Unrestricted prize recognizes excellence and accomplishment
The New England Foundation for the Arts is pleased to announce the 2018 awardees of the Rebecca Blunk Fund. Each of the three recipients will receive an award of $3,000 in unrestricted support for the creation of new work and for professional development; the awardees are:
Margaret Jacobs (margaretjacobs.com), a jewelry maker and sculptor residing in Enfield, NH, was born and raised in northern New York, and is an enrolled member of the St. Regis Mohawk Tribe. She attended Dartmouth College in Hanover, NH, where she graduated with High Honors for her thesis work and received the prestigious Perspectives on Design Award.
Jacobs’ artist residencies have included the Vermont Studio Center in Johnson, VT, where she received a Native American Fellowship through the Harpo Foundation. She has shown at numerous galleries and juried art markets throughout the U.S., including FLYNNDOG in Burlington, VT; 516 Arts in Albuquerque, NM; Eiteljorg Museum in Indianapolis, IN, and the Abbe Museum in Bar Harbor, ME. Her work has been featured in various print and online press including the mic.com article, 11 Native American Artists Whose Work Redefines What It Means to Be American.
Jacobs is known for her sculpture, jewelry and drawings.She uses all three approaches to explore the tension and harmony between natural and man-made, often intermingling unexpected and contradicting materials to explore those relationships. Jacobs maintains a studio practice in New Hampshire where she is very active in her local community.
Toto Kisaku is an award-winning Congolese playwright, actor, director, and producer residing in Middletown, CT. Toto was born in Kinshasa and studied drama at the National Institute of Arts. After establishing the K-Mu Theater in 2003, he spent the next 13 years traveling the world producing and participating in plays, with a focus on going beyond the constraints of daily life and examining how people living in difficult circumstances (poverty, oppressive regimes) can use artistic activities to recreate their environments and improve their lives.
As an activist, one of his most successful projects as producer and actor was “Basal’ya bazoba,” which raised awareness of the law protecting children in Kinshasa and played to more than 150,000 people in and around Kinshasa. For this production Toto received the 2010 “Freedom to Create Prize,” presented in Cairo, Egypt.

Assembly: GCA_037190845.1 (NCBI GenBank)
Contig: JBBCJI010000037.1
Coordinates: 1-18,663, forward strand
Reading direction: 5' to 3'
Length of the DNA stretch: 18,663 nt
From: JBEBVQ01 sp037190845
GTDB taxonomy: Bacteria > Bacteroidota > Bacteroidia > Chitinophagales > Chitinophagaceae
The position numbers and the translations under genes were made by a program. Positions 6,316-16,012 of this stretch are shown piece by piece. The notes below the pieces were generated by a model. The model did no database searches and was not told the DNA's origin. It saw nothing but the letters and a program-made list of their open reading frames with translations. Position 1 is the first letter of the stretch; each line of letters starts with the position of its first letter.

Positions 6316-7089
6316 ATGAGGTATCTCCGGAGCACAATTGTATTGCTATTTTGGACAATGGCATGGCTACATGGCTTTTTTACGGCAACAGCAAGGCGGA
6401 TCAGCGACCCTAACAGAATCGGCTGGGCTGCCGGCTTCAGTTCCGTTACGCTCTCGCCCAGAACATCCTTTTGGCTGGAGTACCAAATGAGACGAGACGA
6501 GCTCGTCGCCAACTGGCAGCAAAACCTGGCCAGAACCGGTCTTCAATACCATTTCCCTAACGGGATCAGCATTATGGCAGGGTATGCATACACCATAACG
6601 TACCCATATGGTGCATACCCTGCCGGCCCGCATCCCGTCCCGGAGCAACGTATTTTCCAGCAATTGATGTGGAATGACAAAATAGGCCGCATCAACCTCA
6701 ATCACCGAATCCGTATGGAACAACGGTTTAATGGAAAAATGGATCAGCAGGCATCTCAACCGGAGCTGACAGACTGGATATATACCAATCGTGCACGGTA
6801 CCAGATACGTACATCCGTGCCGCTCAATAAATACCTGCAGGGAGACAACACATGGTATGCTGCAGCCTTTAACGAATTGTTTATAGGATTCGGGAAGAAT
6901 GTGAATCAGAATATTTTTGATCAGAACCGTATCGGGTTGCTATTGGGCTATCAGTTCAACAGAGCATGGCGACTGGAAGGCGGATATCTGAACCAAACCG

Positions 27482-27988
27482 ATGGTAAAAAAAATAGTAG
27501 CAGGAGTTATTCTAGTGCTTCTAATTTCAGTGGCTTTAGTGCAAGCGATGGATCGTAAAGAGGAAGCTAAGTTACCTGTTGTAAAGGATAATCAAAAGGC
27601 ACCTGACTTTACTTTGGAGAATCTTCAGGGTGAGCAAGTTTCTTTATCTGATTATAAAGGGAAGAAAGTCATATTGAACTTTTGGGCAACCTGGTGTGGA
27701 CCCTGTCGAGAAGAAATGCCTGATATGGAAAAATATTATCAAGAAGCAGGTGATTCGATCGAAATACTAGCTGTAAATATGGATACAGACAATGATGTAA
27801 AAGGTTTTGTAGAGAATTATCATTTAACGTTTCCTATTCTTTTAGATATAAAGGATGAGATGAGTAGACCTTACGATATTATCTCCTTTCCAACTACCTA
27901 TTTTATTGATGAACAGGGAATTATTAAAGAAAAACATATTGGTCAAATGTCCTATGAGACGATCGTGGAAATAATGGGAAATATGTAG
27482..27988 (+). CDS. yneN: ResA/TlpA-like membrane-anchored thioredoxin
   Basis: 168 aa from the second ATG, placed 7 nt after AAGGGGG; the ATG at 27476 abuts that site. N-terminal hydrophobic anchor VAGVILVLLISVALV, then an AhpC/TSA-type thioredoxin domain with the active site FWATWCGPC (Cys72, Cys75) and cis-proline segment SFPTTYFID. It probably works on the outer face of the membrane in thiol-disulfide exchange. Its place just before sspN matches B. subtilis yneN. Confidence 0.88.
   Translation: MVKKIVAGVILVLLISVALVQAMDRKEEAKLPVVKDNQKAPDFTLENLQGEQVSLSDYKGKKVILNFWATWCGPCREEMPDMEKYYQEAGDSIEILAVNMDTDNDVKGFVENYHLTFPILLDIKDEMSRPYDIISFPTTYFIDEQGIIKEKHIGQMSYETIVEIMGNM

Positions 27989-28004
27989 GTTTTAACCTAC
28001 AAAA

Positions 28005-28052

As a U.S. refugee since December 2015, Toto is redefining his artistic expression based not only on the drama that his country of origin is experiencing, but also on his experiences in the U.S., a country that has welcomed him with so many surprises, from its humanitarian philosophy to its perspectives on identity and freedom.
See his new play, Requiem for an Electric Chair, based on his escape from execution in Kinshasa, at the International Festival of Arts & Ideas on June 22-23, 2018.
Arien Wilkerson is a choreographer, movement, video, and installation artist. The Hartford, CT, resident began his dance training under the tutelage of Jolet Creary, and has been a student at the Greater Hartford Academy of the Arts, the Artists Collective, Earl Mosley Institute of the Arts, and the Batsheva Dance Company’s “Gaga Intensive” in Tel Aviv, Israel. As a high school senior, Arien’s work was selected for inclusion in Wesleyan University’s Dance Masters programming.
As founder and artistic director of TNMOT AZTRO, Arien’s work has been presented at art galleries, institutions and incubator spaces such as: The Historic Town and County Club of Hartford, The Wadsworth Atheneum, University of Saint Joseph, Scapegoat Garden Center for Contemporary Dance, University of Hartford, Little Berlin Philadelphia PA, HighTide Gallery, Philadelphia, PA, Vox Populi Gallery, Philadelphia PA, Ted Hershey Dance Marathon, New Britain Museum of Art, Fuller Brush Factory, Hartbeat Ensemble, Housatonic Community College, Amistad Center for Art & Culture, Hartford Public Library AS22O Providence RI, and SPACE Gallery Portland Maine.